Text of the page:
Peter Mullan, director of Neds. (mantelpiece stool just out of shot)
Of the list of odd things I thought I'd see at a film festival, it's safe to say that Peter Mullan perched on a mantelpiece wasn't one of them. But that's where he was at the start of an interview session yesterday.
Sporting a beard big enough to put you in mind of the North Pole and Christmas, he said: "I've done some surreal things in my time... but a press conference from a mantelpiece is a new one on me."
Hopping down from his perch, he proved yet again what a great interviewee he is answering anything and everything thrown at him about his latest film NEDS (more on which here) - which will have its UK debut at the London Film Festival next month. Speaking about its inclusion in the competition line-up here in San Sebastian, he revealed that it had fallen between the two stools of Cannes and Venice. Cannes had offered the film a place in Un Certain Regard but, understandably, Mullan wanted the it in the main competition slate, so was anxious to see whether Venice would include it - the problem being a decision deadline clash. In the end Venice declined and Cannes took the delayed response as an insult and also withdrew the offer.
"Venice clean knocked us back," he said. "She said it was 'too 'classical'. I was shocked.
"In fact, their exact words were, 'If you'd have submitted it two years earlier we'd have given you the Golden Lion.' I said, 'What, I'm two years too late? What the fuck is that supposed to mean.
"My film was about to disappear down the fucking plughole," he added, before going on to say how grateful he is for its inclusion here and at Toronto.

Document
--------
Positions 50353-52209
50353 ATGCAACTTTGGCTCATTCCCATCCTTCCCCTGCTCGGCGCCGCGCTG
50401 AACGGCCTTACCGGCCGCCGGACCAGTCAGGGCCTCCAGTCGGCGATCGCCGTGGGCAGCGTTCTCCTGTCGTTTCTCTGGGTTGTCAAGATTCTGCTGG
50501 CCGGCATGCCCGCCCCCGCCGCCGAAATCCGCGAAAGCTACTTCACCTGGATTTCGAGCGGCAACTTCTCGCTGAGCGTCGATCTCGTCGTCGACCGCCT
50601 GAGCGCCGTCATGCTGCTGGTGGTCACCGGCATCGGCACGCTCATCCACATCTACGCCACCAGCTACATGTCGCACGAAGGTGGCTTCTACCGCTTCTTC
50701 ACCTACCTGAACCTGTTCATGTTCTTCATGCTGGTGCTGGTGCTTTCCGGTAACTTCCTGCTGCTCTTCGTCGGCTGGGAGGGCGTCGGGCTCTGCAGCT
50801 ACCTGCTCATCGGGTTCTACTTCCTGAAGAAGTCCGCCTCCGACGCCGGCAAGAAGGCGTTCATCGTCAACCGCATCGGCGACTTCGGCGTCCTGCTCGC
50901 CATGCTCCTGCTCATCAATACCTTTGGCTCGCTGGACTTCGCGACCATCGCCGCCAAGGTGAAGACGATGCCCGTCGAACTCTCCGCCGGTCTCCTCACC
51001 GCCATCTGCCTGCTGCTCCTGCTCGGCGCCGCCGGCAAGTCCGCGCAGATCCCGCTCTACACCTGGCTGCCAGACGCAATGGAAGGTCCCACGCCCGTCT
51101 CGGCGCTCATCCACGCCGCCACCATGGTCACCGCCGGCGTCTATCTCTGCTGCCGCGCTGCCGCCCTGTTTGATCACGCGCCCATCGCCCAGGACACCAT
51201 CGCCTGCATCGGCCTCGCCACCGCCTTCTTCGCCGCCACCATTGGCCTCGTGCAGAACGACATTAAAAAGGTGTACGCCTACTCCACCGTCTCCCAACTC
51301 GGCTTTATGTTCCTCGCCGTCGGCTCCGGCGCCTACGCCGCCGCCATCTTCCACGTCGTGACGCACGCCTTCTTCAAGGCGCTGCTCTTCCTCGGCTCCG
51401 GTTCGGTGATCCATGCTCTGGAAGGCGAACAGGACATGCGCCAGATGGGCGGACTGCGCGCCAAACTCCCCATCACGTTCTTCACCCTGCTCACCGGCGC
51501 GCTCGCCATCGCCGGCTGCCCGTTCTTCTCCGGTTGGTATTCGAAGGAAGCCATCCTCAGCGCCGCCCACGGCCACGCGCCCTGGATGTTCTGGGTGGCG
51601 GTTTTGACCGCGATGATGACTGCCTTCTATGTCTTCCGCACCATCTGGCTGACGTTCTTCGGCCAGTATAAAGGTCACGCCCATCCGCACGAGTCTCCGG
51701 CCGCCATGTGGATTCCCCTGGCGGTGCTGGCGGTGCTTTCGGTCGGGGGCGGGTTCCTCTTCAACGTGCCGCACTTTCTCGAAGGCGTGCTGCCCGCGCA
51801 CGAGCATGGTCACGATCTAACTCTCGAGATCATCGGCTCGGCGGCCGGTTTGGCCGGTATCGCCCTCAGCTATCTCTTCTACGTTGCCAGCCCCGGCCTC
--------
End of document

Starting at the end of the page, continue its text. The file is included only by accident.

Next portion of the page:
And he is more than happy for his film to compete.
"We made this for £3.5 million and that's it, so if getting into a big festival means that maybe one of my actors gets a gong or something like that, a, it's great for them and b, it's great for the film. Obviously, it doesn't make sense; how do you compare one actor with another or one film with another? But if it's there and it's done in a spirit of goodwill. I would rather a jury system than a corrupt voting system that you get with the Oscars and the BAFTAs. I don't rate them any more - I used to when I was a kid. Particularly Oscar, it's so corrupt. Money can buy you an Oscar, there's no doubt."
Mullan, who is currently working on First World War drama War Horse with Steven Spielberg - which he describes as "working with a living movie encylopaedia" - says he has even discussed the awards issue with his co-star.
"I was talking to Emily Watson yesterday and I said, 'I don't believe in them any more.' and she said, 'Yes, but you still want one.' And I said, 'No, I don't actually'. And, really, I felt bereft, because we all used to do our Oscar speech when we were kids - we all do it. But I don't have that any more, so I kind of live that little dream through my kids, because they're more impressed by movies than I am. And I miss it. I loved all that, but now I wouldn't as been as impressed, the sheen's kind of gone for me, particularly having seen other side. I wouldn't trust them. That's not to say Oscar winners have not done a great job. But there's a lot of money involved. It's not pure."
As for NEDS, it's pure Glasgow and all the better for it.